I didn’t know Charles Roberts, my paternal father.
My mother divorced him when I was a toddler.
Upon reflection and an examination of the facts, as I recall them, my father did very little to foster a relationship with me.
In fact, my father’s most important relationship was with alcohol…and, ultimately, it is the thing that took his life. He drank himself to death.
Much of the credit for the man I have become is due to my mother.
A single Black female, full of grit and moxie, determined to make a good life for herself and her son. She is part of a legacy of strong Black women who wore multiple hats, made sacrifices and like a momma bear, nurtured and protected her cub.
Credit is also due to a man named James Burks.
My mother didn’t have a lot of boyfriends.
There were, of course, men that she dated, but “Mr. Burks+” was somehow a consistent presence in our lives.
He was the only constant adult male in my life while I was growing up.
As far back as I can remember, he always treated me with love, respect and dignity. He treated me as if I were his own flesh and blood.
I questioned him about that recently and he replied,
“What was I supposed to do? I was dating your mother and had no choice but to love you and fill the void that was there. You needed me.”
Over time, to the outside world, including family and friends, Jim Burks was my father. To me he was Dad.
He taught me how to properly care for myself – things, I assume that men teach their sons – how to shave, how to groom and. most importantly, how to best navigate through life as a Black man. Who better equipped to teach a young Black man these lessons than another Black man?
There are countless snapshots and memories from the past that solidify his presence and importance in my life.
An appreciation of the arts, mostly music: introductions to James Baldwin, Billy Strayhorn, Coltrane, Billie Holiday, Puccini, the simplicity and vibrancy of a Harold Wheeler string arrangement. He was passionate about history and antiques and he shared his passions with me. Like a sponge, I absorbed them all.
Education: He hired a tutor for me when I needed to improve my grasp of arithmetic.
When my boarding school tuition was due and my mother was short, Jim made up the difference and added a sweetener on top.
In my early teenage years when my maternal grandfather’s body was riddled with cancer and he was dying, it was Jim Burks who showed up at school to take me to Boston in order to say goodbye. He didn’t tell me “how to” mourn, but through his actions, he taught me that it is okay for a man to be vulnerable, to cry and express empathy.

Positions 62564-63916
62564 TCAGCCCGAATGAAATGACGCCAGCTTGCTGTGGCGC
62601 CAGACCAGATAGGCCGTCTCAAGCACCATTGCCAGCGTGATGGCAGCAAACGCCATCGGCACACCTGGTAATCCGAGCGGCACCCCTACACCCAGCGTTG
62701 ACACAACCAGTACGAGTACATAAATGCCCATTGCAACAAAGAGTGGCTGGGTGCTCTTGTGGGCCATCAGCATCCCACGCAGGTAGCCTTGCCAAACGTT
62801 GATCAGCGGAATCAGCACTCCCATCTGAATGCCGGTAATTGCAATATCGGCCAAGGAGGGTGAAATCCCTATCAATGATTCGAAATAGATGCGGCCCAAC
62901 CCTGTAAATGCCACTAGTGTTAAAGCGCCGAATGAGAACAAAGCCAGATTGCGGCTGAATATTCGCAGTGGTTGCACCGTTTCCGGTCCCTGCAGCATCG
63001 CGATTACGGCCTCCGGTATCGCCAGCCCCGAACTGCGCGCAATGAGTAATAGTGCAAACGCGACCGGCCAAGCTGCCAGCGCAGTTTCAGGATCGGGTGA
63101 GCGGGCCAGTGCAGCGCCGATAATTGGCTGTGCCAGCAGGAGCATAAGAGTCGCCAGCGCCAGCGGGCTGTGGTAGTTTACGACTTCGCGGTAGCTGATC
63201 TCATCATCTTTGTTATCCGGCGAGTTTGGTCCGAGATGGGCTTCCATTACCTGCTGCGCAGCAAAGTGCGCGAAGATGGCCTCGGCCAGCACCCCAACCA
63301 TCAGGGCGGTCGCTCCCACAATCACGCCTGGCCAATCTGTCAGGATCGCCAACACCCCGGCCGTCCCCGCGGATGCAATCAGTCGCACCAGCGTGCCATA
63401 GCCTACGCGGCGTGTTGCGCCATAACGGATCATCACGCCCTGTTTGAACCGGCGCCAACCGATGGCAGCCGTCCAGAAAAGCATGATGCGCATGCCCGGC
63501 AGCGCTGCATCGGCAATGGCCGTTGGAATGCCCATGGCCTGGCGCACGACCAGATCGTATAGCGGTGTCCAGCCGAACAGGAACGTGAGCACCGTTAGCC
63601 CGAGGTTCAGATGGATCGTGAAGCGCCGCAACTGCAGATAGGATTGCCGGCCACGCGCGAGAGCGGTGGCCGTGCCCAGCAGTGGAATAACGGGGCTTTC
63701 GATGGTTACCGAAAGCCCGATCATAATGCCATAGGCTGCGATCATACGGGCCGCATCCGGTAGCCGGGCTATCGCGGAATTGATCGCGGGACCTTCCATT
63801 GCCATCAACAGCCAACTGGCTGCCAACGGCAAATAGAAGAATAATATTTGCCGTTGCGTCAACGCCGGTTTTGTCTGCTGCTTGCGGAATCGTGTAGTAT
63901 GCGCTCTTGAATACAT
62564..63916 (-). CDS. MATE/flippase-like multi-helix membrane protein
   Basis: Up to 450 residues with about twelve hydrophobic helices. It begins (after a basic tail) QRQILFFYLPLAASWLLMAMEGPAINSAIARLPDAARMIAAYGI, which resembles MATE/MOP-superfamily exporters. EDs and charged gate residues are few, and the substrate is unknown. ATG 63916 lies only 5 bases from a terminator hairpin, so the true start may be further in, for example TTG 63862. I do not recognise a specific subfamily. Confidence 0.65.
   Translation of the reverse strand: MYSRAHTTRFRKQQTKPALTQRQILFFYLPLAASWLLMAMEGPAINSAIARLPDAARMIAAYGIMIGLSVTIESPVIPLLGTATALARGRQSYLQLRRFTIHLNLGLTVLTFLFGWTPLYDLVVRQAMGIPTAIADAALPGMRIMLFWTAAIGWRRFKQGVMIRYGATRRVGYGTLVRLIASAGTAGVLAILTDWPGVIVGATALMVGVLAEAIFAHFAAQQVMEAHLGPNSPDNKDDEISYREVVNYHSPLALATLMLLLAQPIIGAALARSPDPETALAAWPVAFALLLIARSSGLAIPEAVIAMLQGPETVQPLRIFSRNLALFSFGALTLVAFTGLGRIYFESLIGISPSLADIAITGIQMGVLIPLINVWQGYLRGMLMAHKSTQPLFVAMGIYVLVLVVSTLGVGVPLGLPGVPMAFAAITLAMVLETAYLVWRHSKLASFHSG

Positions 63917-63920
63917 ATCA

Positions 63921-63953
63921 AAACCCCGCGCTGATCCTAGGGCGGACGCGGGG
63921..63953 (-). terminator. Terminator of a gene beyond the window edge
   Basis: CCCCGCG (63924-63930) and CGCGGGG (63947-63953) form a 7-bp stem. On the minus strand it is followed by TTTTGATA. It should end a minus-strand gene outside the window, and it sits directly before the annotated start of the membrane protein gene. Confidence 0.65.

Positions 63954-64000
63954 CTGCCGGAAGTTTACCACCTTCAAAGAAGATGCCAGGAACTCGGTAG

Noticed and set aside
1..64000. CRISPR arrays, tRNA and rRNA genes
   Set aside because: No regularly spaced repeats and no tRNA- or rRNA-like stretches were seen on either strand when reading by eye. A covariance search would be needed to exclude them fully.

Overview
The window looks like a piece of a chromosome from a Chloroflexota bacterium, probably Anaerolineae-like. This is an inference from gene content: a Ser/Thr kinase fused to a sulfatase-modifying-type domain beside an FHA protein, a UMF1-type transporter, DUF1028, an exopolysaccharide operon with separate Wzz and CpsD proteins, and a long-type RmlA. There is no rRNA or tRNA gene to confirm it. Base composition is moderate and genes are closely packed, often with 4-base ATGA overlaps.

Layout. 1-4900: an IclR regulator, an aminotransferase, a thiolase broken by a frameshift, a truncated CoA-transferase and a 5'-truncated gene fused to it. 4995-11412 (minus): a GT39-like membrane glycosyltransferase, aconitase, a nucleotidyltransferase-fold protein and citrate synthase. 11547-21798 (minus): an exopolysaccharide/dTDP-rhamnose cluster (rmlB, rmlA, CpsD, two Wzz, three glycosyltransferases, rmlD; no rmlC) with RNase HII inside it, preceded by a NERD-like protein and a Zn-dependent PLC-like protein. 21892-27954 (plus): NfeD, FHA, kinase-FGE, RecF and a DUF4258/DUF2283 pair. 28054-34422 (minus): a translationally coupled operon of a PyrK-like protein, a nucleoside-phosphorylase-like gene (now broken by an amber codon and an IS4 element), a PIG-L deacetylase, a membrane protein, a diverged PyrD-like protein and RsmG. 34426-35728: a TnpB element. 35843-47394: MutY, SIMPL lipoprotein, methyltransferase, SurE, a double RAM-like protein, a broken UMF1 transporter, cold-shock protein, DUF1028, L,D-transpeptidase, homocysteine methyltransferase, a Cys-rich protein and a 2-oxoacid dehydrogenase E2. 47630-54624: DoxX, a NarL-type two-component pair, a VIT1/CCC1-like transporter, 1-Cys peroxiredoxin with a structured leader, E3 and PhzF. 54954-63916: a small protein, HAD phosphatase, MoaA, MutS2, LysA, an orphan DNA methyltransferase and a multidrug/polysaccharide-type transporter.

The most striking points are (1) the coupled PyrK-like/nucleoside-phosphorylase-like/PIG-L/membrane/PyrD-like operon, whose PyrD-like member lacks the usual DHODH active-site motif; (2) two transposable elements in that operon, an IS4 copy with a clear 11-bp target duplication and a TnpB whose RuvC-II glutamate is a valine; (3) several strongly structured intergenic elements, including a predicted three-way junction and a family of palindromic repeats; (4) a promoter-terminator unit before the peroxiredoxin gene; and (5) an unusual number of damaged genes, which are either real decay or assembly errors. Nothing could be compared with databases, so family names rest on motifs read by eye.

My mother and Jim came to visit me in the eighties. I was in my twenties, living in New York – in an apartment that I could not afford, in a relationship that was toxic and detrimental to my well-being, and visibly thin and in trouble.
Disgusted and disappointed by what he saw, Jim called me later and told me to pack up my things. He was coming to take me home. On the appointed day with no more than a hello, we loaded his car with my belongings and he brought me home. The two-hour car ride was filled with silence.
All that was needed to be said remained unspoken. He rescued me. He saved my life. He saved me. He showed up when i needed him most.
Eight months ago, I got a telephone call from my dad’s doctor…He was concerned that he had missed two appointments.
“These are radiation treatments for the skin cancer, Eric. It is important that Dad not miss these appointments. They are scheduled every weekday for the next two weeks, and you have to make sure he gets there.”
Skin cancer? Radiation? This was new information to me.
When questioned, my dad made light of the situation and referred to the treatments as “this thing.” He saw it as no big deal and, at 95 years of age, I assumed that, given all that he had been through in his life, it was no big deal. So, for two weeks we would go to the oncology treatment center at the hospital. Outwardly he appeared fine and without any visible side effects.
Three weeks later, everything changed and the world turned upside down.
+As a child, I was instructed to refer to any adults as “Mr” or “Miss.” My mother believed that it was not only a sign of respect, but, in her mind, a differentiator, that separated her child from others. So for close to twenty years, I referred to my dad as “Mr. Burks.”